The Geopolitics of Google Earth

It's not just for busting swimming pool cheats.


It’s way beyond crop circles, blood-red lakes in Iraq, and half-hidden UFOs. Officials from Greece to New York to Switzerland are using the free satellite images to find tax cheats with undeclared swimming pools and illegal pot plantations. Armchair cartographers are also getting in on the game, uncovering — and creating — political minefields. 


Where: Huangyangtan, Ningxia Hui, China

What: In June 2006, a man in Germany using the handle “KenGrok” logged on to the Google Earth Community page and asked for help in identifying an unusual land formation he had found in a desert near the city of Yingchuan in central China. In his post, he provided coordinates and described an enormous model landscape outside a military base with “mountain ranges, complete with lakes and snow-capped peaks.” But what was it, he wondered?

Check the borders, suggested “stiuskr,” a fellow Google Earth fan boy. Two weeks later, KenGrok found what he was looking for: Aksai Chin, a disputed border region of Kashmir claimed by both India and China, over which they fought a war in 1962. The Chinese military appeared to have constructed a 500:1 scale model of the region on the base. Confronted with satellite evidence of the accurate model, Chinese officials denied that it was a replica of Aksai Chin, saying only that it was a tank-training center. That may be, but given its close resemblance to the disputed area, it’s still worth wondering what those tanks are training for.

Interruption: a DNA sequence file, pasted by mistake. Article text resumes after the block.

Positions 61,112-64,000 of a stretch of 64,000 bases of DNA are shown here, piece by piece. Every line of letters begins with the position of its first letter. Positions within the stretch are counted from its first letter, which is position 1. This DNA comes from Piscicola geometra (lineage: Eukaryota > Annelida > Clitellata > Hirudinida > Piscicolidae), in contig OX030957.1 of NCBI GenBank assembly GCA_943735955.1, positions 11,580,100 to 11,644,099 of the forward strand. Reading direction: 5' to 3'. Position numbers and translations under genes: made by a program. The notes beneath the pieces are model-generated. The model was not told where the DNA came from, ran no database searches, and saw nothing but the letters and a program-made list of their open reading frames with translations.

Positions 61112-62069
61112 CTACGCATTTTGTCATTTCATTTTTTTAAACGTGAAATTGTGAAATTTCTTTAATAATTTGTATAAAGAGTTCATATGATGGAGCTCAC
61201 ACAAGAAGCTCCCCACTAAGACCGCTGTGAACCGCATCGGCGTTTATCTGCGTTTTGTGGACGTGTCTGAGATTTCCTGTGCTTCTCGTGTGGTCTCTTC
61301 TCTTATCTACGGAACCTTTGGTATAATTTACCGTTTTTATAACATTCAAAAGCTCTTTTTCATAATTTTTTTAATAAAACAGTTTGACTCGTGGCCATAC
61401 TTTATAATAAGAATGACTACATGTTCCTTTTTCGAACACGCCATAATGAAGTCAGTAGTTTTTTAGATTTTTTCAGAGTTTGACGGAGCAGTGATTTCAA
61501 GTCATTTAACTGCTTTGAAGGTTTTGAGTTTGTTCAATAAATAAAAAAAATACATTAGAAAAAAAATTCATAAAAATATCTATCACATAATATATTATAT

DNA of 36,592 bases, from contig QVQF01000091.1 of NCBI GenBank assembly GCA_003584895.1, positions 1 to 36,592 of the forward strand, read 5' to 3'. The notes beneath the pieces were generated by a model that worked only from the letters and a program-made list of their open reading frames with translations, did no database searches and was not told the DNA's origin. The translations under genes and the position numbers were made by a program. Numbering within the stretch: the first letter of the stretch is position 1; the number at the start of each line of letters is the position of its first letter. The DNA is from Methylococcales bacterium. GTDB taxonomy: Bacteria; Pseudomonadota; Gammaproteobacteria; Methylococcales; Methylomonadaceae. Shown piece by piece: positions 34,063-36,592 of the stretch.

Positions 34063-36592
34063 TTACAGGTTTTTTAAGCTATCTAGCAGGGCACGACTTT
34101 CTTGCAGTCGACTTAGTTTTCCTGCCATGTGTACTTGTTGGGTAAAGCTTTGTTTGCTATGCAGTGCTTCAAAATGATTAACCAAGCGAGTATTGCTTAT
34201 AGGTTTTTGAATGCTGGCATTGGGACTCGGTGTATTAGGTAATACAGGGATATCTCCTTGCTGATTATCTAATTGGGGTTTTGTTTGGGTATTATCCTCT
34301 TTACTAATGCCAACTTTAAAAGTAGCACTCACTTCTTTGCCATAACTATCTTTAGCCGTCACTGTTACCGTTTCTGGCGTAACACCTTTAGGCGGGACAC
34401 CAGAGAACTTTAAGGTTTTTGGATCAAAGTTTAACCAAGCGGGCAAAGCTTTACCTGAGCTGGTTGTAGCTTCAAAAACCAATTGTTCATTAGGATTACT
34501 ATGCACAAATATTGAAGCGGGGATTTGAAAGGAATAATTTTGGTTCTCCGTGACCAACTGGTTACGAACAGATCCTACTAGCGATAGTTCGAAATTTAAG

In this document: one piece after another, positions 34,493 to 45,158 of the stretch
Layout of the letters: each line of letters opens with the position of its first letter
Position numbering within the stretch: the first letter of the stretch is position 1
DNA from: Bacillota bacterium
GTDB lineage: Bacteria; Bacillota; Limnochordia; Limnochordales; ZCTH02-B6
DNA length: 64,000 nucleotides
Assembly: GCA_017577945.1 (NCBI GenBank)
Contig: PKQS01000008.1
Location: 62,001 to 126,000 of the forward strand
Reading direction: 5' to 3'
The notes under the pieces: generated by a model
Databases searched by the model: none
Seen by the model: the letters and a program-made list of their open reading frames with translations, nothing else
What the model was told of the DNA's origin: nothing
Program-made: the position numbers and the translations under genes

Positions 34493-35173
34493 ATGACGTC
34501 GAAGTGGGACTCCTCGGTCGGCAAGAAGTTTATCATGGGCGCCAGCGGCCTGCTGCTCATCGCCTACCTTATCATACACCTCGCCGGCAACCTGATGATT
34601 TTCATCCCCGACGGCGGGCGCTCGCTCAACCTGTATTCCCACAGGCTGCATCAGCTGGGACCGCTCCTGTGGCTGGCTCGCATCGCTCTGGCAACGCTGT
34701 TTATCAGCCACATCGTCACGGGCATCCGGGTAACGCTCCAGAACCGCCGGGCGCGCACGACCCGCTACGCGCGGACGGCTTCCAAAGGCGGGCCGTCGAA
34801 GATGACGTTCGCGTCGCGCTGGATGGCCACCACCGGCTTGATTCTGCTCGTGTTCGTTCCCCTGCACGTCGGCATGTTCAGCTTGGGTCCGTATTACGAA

Where: Military installations

What: With the plethora of commercial “remote sensing” satellite images available to the common public, military officials and government agencies have become wary about the potential for terrorists and enemies to use the technology for pinpointing attacks on installations and areas of strategic significance. Even a quick look at Baghdad’s Green Zone or the Bagram Air Base is revealing; it’s not hard to see how this information could be useful for insurgents.

Thus, government officials often request that commercial imagery black out, pixelate, or cleverly obscure key sites. Take a look at this clumsily altered murky blot in Siberia, or the slick camouflage applied to the U.S. Aviano Air Force Base in northern Italy. Area 51, the secret U.S. air base in the Nevada desert, however, remains unobscured for UFO theorists to analyze to their hearts’ content.


Where: North Korea